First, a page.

He never got out.
The heroic priest was among 429 sailors and Marines who died aboard the Oklahoma - one of the two ships losing the most men at Pearl Harbor. He was also the first Catholic chaplain - in fact, the first of any chaplain - to die in World War II.
Now, in time for the 75th anniversary of Pearl Harbor, he came home to where he grew up and where he has never been forgotten.
On Oct. 5, Father Schmitt's flag-draped coffin arrived for a memorial Mass at his home parish, St. Luke Church in St. Lucas, a two-hour drive from Dubuque.
Born on Dec. 4, 1909, he grew up the youngest of 10 children in a farm family in the rural community and attended Catholic schools. After graduating from Loras College, then called Columbia College, he studied for the priesthood in Rome and was ordained on the Solemnity of the Immaculate Conception, Dec. 8, 1935. In 1939, his archbishop permitted him to enlist as a Navy chaplain.
Father Schmitt's nephew Del Schmitt, now 82 years old, was only 5 the last time he saw his uncle. "It was hard on my dad and the family," he said, when they learned of the death of "Father Al," as he was affectionately known. "People that knew him said he was a great guy. Everybody liked him. Now, there's satisfaction they did bring him back."
Schmitt and his brother and sister presented "the gifts for the Mass," he said of the special Mass.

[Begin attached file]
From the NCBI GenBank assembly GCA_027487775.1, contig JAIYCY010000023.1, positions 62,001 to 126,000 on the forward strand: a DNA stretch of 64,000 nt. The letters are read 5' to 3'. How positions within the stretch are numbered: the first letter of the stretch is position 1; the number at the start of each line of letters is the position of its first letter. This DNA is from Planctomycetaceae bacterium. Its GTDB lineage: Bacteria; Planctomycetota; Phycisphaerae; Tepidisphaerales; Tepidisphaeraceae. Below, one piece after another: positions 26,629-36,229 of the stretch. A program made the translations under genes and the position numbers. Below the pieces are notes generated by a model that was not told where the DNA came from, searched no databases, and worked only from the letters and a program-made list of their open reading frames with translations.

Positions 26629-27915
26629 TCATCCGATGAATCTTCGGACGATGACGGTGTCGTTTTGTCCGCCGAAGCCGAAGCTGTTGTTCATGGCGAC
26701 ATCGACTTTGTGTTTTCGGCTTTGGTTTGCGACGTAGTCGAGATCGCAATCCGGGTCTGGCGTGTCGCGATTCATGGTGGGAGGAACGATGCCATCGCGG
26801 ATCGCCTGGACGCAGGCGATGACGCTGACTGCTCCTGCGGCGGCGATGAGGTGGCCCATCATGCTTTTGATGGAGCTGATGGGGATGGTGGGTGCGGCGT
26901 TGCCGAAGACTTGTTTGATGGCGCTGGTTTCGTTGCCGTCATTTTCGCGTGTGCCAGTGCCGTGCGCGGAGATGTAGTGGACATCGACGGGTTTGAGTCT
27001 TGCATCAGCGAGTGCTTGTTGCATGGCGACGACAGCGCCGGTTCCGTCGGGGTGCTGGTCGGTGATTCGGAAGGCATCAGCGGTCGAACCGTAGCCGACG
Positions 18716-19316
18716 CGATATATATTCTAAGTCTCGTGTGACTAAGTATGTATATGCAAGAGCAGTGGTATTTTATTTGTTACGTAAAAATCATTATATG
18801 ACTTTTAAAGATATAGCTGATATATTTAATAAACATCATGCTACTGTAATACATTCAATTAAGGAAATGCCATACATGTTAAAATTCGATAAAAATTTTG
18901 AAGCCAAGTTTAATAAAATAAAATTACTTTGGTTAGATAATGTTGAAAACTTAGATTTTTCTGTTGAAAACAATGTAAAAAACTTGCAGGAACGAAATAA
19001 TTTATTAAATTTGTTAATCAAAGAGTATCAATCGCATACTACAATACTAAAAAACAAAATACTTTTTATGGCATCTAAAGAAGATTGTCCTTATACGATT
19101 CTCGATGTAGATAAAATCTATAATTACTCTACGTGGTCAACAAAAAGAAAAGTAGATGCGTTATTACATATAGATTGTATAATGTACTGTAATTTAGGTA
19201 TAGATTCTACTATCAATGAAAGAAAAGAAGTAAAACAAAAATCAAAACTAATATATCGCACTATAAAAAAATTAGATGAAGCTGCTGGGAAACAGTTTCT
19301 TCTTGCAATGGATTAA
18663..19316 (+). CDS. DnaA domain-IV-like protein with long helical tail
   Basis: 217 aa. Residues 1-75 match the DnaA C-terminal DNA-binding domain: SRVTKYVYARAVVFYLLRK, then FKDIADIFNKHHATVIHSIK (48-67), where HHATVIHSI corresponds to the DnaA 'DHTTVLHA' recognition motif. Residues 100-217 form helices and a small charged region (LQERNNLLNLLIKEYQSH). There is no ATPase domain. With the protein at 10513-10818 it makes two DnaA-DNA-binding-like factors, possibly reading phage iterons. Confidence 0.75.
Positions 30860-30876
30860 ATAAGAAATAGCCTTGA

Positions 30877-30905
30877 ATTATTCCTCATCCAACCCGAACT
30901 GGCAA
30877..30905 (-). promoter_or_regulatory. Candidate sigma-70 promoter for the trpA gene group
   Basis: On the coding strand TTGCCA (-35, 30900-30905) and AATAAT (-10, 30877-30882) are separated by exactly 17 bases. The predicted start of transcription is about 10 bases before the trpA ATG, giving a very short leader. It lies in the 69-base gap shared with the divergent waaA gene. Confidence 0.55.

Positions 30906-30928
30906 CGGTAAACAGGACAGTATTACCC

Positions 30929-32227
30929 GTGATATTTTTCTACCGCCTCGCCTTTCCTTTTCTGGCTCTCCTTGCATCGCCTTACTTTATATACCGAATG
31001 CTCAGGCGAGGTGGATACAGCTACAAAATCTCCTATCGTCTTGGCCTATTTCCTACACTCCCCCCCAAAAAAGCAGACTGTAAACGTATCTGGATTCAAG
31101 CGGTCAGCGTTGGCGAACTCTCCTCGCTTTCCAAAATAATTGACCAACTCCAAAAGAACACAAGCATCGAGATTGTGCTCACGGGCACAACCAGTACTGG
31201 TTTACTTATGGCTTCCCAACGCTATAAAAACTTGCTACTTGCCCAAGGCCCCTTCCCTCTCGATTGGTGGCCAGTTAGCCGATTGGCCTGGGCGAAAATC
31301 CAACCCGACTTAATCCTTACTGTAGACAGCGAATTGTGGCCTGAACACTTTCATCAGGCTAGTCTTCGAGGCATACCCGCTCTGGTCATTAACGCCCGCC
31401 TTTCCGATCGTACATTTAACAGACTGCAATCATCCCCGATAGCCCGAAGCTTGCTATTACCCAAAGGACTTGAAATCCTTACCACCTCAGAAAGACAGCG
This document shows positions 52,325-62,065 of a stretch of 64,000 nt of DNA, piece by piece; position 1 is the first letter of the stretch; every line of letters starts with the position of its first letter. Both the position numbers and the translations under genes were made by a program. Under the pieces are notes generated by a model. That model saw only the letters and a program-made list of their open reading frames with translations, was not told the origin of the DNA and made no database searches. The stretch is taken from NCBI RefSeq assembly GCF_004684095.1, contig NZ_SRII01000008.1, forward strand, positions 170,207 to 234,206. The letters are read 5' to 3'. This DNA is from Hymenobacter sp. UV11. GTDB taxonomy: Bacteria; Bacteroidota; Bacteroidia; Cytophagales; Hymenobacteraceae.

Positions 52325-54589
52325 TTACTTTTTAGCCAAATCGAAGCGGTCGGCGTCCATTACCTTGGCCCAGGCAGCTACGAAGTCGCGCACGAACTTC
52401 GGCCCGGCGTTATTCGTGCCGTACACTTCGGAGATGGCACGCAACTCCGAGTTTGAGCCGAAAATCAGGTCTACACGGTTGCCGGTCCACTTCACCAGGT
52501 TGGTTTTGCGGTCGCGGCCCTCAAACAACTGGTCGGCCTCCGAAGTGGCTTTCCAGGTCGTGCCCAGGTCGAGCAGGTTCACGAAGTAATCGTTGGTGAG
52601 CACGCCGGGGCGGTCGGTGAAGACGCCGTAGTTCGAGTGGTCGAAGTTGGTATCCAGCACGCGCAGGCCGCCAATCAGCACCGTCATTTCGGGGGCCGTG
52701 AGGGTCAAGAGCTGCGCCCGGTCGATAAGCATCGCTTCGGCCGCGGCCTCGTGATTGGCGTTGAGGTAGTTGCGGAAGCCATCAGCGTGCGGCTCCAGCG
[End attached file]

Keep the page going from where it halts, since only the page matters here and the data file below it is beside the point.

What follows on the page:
Another lifelong St. Luke parishioner, Leander Stammeyer, led the Rosary at the Oct. 8 Mass and also prayed an Our Father and Hail Mary in German "to show how he [Father Al] learned the Rosary at his mother's knee."
Stammeyer, a spry 95-year-old, remembers Father Schmitt well. "I served at his first Mass when he was ordained," he said. "I played checkers with him when I was a little boy, and he was 10 years older than me."
During vacations from school, Stammeyer stayed with his grandmother in St. Lucas, and Father Al was home from college. His grandmother told him to play checkers with Father Al in the evening. They would play for at least two hours.
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"I always looked up to him. He gave a good example," Stammeyer recalled. Stammeyer himself went to seminary in Milwaukee before going "into the service because Uncle Sam called me." He entered the Navy in 1942.
All of these years later, Stammeyer still has vivid memories of Father Al. "He was a kind of a mentor, as far as I was concerned," he said. "I looked up to him. He had a real smile on his face and was a real friend to all people."
Sloan, himself a graduate of Loras, never met his great-uncle, but heard much about him from the family.
"I was fortunate enough to know the sister that was closest to him age-wise - Sister Germaine Schmitt - who was a Franciscan sister and would spend holidays with us growing up," Sloan explained. "Not a holiday passed when we didn't have a discussion about Father Al in our household. It was a common discussion."
Sloan recalled how Sister Germaine would always say, "We knew what he did, but when he left that porthole and said, 'I'm going to check on some other men and bless them,' we don't know what happened to him."